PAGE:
Other Methods.

Tubulin staining (64), fluorescence-activated cell sorter (FACS) analysis and chromatin binding experiments to look at Orc6p phosphorylation were carried out as described (65). Baculoviruses expressing ORC (66) and Cdc28p-Clb5p (67) have been described. The Sic1p baculovirus was obtained from Mike Tyers (University of Toronto), and the Cln2p baculovirus from Ray Deschaies (California Institute of Technology, Pasadena). Baculovirus transfer vectors to express Clb1p and Clb6p were constructed by cloning the HindIII-NheI CLB1 and CLB6 restriction fragments into pAcPK31 (7) to give pMW10 and pMW11, respectively. Baculoviruses were constructed by using the BaculoGold system (PharMingen). For the kinase assays in Fig. Fig.66C, the immunoprecipitates (IPs) were washed in 50 mM Tris[center dot]HCl/10 mM MgCl2 and then resuspended in 10 μl 50 mM Tris[center dot]HCl/10 mM MgCl2/1 mM ATP containing 1 μg histone H1 and 10 μCi (1 Ci = 37 GBq) [γ-32P]ATP. The reactions were incubated for 10 min at 30°C and then separated on SDS/12.5% PAGE gels.

Figure 6
Cdc28p kinase coimmunoprecipitates with ORC. (A) Sf9 insect cells were infected with baculoviruses expressing ORC, Cdc28p, Clb5p, and Sic1p in various combinations. The same amount of ORC was immunoprecipitated in each case by using monoclonal anti-ORC ...


Cells Expressing cdc6KE Arrest in G2/M in a RAD53-Independent Manner.

Depletion of Cdc6p resulted in a failure to initiate DNA replication and after a period, a “reductional” mitosis occurred in which unreplicated chromosomes formed spindle attachments and randomly segregated to the two spindle poles (8). Subsequent cytokinesis resulted in cell death because cells accumulated with fractional (0.5C) DNA contents. The cdc6KE Walker A mutant also failed to initiate DNA replication because it did not load the MCMs onto chromatin; however, these cells did not undergo a reductional mitosis, but arrested with a 1C DNA content (12).

To determine whether the cdc6KE mutation caused cells to arrest in G1 or G2/M, we compared the morphology of cells expressing this mutant form of Cdc6p with cells lacking any Cdc6p. Cells expressing cdc6KE from its natural promoter and wild-type CDC6 under control of the methionine repressible MET3 promoter were grown to early exponential phase. The wild-type Cdc6p had a half-life of ≈5 min and disappeared rapidly after the addition of methionine to the medium (8). Cells expressing only cdc6KE accumulated as large budded cells with a 1C DNA content and with long spindles (Fig. (Fig.11 AC), indicating that cells accumulated in mitosis, probably late anaphase, and not in G1.

Figure 1
Cells expressing cdc6KE arrest after entry into mitosis. (A) FACS profile of YB504 (MET3-CDC6 cdc6KE) showing accumulation of cells with 1C DNA content after repression of wild-type MET3-CDC6. (B) Budding index of K4055 (MET3-CDC6 Δcdc6) ...

A trivial explanation for the mitotic arrest phenotype seen with the cdc6KE mutant could be that this allele allowed initiation of replication at a very small subset of origins. Such limited initiation events could activate the RAD53-dependent G1/S or S phase checkpoint response pathway that prevents mitosis when DNA replication is blocked (4749). We thought that RAD53 was not likely to be involved in the CDC6-dependent mitotic arrest because in the absence of DNA replication, sister chromatid cohesion is not possible. It is thought that RAD53 inhibits the metaphase to anaphase transition by inhibiting cleavage of Pds1p and Scc1p, thereby preventing sister chromatid separation (68, 69). However, to test whether this arrest was RAD53-dependent, the rad53-1 mutation was introduced into the cdc6KE strain and DNA content was measured by FACS following shut off of the wild-type MET3-CDC6. Two rad53-1 segregants from the cross were analyzed. One of the cdc6KE rad53-1 strains (YB791) still arrested with a 1C DNA content, but unexpectedly, a second cdc6KE rad53-1 strain (YB792) underwent reductional mitosis (data not shown). Both cdc6KE rad53-1 strains were transformed with a wild-type copy of RAD53 on an ARS-CEN plasmid. RAD53 reversed the hydroxyurea (HU) sensitivity of both strains as expected; however, it had no effect on the reductional mitosis of the YB792 strain. Therefore, the mitotic block in the first cdc6KE strain was RAD53-independent. The reductional mitosis seen in the second strain was also RAD53-independent and must have been caused by an alteration at another locus, consistent with previous findings that not all S. cerevisiae strains have an intact G1–M checkpoint pathway (51).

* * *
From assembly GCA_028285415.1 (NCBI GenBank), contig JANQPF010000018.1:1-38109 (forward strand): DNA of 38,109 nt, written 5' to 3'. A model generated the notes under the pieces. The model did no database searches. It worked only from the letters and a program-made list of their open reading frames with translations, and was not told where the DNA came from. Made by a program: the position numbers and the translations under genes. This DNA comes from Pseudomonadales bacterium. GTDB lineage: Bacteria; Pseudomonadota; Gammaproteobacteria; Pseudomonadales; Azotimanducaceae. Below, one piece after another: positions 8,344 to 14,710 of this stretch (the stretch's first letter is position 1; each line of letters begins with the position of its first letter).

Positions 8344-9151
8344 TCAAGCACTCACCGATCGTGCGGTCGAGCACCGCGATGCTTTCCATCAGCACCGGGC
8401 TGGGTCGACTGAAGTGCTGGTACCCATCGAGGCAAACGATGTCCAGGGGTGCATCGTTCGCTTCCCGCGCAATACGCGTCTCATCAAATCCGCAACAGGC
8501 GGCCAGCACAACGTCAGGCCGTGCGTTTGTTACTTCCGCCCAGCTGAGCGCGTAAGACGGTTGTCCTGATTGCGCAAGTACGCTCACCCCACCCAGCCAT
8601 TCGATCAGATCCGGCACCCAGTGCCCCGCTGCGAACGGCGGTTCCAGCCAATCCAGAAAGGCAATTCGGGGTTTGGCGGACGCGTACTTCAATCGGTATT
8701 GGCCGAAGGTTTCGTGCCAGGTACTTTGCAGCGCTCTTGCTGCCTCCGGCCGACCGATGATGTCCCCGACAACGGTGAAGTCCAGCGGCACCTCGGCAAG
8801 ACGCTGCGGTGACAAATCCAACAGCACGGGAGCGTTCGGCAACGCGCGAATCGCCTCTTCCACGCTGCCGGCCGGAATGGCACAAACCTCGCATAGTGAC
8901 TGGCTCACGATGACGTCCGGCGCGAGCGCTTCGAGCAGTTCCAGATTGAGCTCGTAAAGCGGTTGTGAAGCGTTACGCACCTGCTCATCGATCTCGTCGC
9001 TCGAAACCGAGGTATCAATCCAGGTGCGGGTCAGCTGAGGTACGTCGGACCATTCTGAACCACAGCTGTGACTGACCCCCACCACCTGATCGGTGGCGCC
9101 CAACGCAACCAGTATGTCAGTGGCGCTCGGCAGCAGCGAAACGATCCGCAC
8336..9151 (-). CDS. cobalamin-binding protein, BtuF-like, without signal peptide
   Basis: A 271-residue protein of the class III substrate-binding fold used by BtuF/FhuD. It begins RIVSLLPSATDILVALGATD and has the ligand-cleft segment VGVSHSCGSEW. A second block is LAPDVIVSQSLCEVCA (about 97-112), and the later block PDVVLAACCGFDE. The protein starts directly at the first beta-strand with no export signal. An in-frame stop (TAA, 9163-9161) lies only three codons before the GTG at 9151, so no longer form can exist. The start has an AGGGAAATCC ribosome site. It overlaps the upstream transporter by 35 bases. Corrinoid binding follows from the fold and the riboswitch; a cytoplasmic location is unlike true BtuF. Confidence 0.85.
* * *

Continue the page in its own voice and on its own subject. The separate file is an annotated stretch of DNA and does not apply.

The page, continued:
One of the functions of a checkpoint response is to maintain cell viability by delaying the cell cycle until the error in cell division process is corrected. We tested whether the cdc6KE-dependent arrest maintained cell viability by comparing the number of viable cells over time following shut off of wild type MET3-CDC6 in the cdc6KE mutant strain to the strain containing no additional CDC6. Both strains lost viability at a similar rate to 5–10% after 5 h (Fig. (Fig.11D). This observation indicated that this arrest was not a true checkpoint, because the entry into mitosis with unreplicated chromosomes was a lethal event. The arrest more likely reflects some function (besides MCM loading) that wild-type Cdc6p promotes during mitosis, and this function is also required for the completion of mitosis under these circumstances.

Inhibition of Mitosis Requires One of Two Sequences in Cdc6p.